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August 24, 2019

A Complete Guide To Passport JS Part 1


Complete guide to passport js part 1


In simple words, passport js is a middleware for the express js framework. It allows developers to integrate different types of authentication strategies with very little amount of code. For example: developers can add various types of sign in functionality with different services like google, facebook, twitter, github etc, also developers can add their own custom strategy by authenticating users with email and password.

We can also combine all of the strategies so that users can login with any one of the selected strategies. It is much quicker to use passport js rather than building a custom authentication strategy from scratch.

When I first started working with passport js, it took me several days to fully understand the inner-workings of it. I went through the official documentation, searched for tutorials, looked in stack overflow for help, after doing all these extra work I was able to understand it.


Topics Covered In This Article


  1. Setting up callback function for configuring passport strategy.
  2. Importance of passport.authenticate() function in callback url.
  3. Setting up middleware to check if a user is already logged in or not.
  4. How serializeUser() and deserializeUser() actually works.
  5. A sample application that will connect all these points practically that are discussed in this article.

Ok, so let's get started.

Setting up callback function for configuring passport strategy


Take a look at the code below. Here, we have required the module for passport local strategy, we added two routes; one for displaying login page and another for handling the callback url. After "/login" route is called, we request users to enter their email id and password.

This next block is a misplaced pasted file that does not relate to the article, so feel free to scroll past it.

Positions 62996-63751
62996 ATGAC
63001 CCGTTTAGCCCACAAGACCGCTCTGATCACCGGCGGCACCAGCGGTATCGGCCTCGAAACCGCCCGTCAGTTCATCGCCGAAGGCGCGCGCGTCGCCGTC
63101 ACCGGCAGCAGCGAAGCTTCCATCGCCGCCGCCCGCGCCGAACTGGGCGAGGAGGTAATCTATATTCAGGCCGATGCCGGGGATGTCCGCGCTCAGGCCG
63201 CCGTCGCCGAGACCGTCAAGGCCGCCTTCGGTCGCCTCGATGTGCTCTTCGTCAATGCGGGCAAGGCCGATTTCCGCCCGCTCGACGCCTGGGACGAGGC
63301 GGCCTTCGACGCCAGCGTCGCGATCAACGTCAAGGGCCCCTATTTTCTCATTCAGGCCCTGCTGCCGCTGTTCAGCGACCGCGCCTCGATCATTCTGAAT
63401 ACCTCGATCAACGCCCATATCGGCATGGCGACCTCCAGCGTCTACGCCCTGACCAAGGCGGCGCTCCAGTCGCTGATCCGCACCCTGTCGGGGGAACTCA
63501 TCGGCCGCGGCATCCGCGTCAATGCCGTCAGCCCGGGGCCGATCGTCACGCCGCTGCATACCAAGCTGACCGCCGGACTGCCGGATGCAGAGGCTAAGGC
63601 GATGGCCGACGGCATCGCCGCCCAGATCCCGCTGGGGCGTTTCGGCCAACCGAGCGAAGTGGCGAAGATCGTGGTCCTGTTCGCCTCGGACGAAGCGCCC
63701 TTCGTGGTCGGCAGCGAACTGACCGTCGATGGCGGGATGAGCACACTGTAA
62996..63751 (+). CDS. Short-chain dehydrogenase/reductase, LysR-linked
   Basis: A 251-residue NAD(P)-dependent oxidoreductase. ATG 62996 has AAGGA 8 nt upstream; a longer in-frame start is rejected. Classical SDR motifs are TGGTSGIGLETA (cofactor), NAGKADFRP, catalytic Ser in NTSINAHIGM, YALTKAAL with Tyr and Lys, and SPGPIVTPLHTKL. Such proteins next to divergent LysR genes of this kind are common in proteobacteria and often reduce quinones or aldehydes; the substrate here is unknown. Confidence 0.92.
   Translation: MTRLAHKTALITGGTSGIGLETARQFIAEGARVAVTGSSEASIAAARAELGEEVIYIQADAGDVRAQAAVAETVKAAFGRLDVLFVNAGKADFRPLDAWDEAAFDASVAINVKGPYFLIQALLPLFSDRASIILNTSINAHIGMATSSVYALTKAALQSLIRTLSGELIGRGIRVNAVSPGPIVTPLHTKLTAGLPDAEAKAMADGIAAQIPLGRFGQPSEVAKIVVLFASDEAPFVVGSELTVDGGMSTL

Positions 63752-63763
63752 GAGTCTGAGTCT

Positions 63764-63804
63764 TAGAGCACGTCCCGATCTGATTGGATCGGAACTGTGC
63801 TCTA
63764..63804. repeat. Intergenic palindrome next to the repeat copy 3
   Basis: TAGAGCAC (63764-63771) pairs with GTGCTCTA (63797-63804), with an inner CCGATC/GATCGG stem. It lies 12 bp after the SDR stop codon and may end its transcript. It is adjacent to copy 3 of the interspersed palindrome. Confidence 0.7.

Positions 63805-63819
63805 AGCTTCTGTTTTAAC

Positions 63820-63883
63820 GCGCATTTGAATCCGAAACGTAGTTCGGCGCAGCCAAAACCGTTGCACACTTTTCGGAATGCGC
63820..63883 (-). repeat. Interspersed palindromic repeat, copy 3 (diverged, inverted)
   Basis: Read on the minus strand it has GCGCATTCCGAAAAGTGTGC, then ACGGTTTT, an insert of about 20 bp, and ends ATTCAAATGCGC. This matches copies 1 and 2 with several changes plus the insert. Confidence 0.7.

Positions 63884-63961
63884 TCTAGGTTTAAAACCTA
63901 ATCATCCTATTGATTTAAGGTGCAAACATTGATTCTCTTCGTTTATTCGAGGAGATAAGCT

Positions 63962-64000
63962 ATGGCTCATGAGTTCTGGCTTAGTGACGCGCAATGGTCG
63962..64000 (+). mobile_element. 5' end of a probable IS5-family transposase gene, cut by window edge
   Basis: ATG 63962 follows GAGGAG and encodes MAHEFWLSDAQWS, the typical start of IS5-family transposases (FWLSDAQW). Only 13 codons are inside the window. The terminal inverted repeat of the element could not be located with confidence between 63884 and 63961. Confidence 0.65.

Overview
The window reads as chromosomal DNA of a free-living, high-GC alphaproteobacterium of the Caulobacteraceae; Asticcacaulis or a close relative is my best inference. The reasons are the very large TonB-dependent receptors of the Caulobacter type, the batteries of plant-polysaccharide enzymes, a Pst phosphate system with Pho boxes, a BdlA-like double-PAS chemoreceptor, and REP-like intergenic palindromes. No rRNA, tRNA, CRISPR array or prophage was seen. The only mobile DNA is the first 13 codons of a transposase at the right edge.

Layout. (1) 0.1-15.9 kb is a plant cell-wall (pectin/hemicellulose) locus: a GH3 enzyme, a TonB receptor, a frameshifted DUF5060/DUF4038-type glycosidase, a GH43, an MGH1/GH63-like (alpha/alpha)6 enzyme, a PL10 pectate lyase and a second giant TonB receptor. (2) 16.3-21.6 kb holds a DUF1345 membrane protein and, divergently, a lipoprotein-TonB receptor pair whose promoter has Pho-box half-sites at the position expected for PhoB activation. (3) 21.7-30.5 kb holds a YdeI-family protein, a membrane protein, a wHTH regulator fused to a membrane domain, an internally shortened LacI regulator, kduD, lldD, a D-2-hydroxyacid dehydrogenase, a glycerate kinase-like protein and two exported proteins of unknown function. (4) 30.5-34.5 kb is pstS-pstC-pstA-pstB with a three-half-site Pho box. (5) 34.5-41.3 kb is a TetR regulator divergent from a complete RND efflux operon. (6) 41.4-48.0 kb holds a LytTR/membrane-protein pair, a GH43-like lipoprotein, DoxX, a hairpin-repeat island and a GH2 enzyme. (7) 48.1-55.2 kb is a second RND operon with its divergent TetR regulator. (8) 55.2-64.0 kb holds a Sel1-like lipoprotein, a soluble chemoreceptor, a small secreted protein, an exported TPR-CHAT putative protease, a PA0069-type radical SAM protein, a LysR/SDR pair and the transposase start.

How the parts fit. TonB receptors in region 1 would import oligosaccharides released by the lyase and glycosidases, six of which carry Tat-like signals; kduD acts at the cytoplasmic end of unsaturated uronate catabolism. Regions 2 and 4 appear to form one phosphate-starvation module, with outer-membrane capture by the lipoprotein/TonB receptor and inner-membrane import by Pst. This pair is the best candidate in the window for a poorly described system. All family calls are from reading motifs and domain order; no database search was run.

If email id and password submitted by the user matches with these values, we return the email id of the user. If no match is found then we return false to indicate that authentication failed.

This is possible with the help of done() function. It is an internal passport js function that takes care of supplying user credentials after user is authenticated successfully. This function attaches the email id to the request object so that it is available on the callback url as "req.user".

It will be available for the dashboard route, where you would set the session for the user and then to another part of your web application.

Importance of passport.authenticate() function


This function is internally used by passport js to make sure that users are logged in before they are going to that url directly. It should be used in such a situation when they must be logged in order to access a protected url of the application. For example, to access dashboard page user must be logged in first.


Setting up middleware to check if a user is already logged in or not


To check if someone is logged in we need to check if req.session.user value is set. Then we need to use this function as middleware on GET route(s) that we want to grant access to only logged in users. The code for middleware is given below.



In the above code, we checked to see if the user is authenticated or not using passport js's built in isAuthenticated() function. If user is authenticated, the request continues as next() function is called. Otherwise, user is redirected to login page.

We want to allow only logged in users to visit the dashboard page, the code for doing so is given below.



In the code above, we have added the isLoggedIn() function that we created earlier to the dashboard route. It will act as a middleware to allow only logged in users to visit the dashboard page.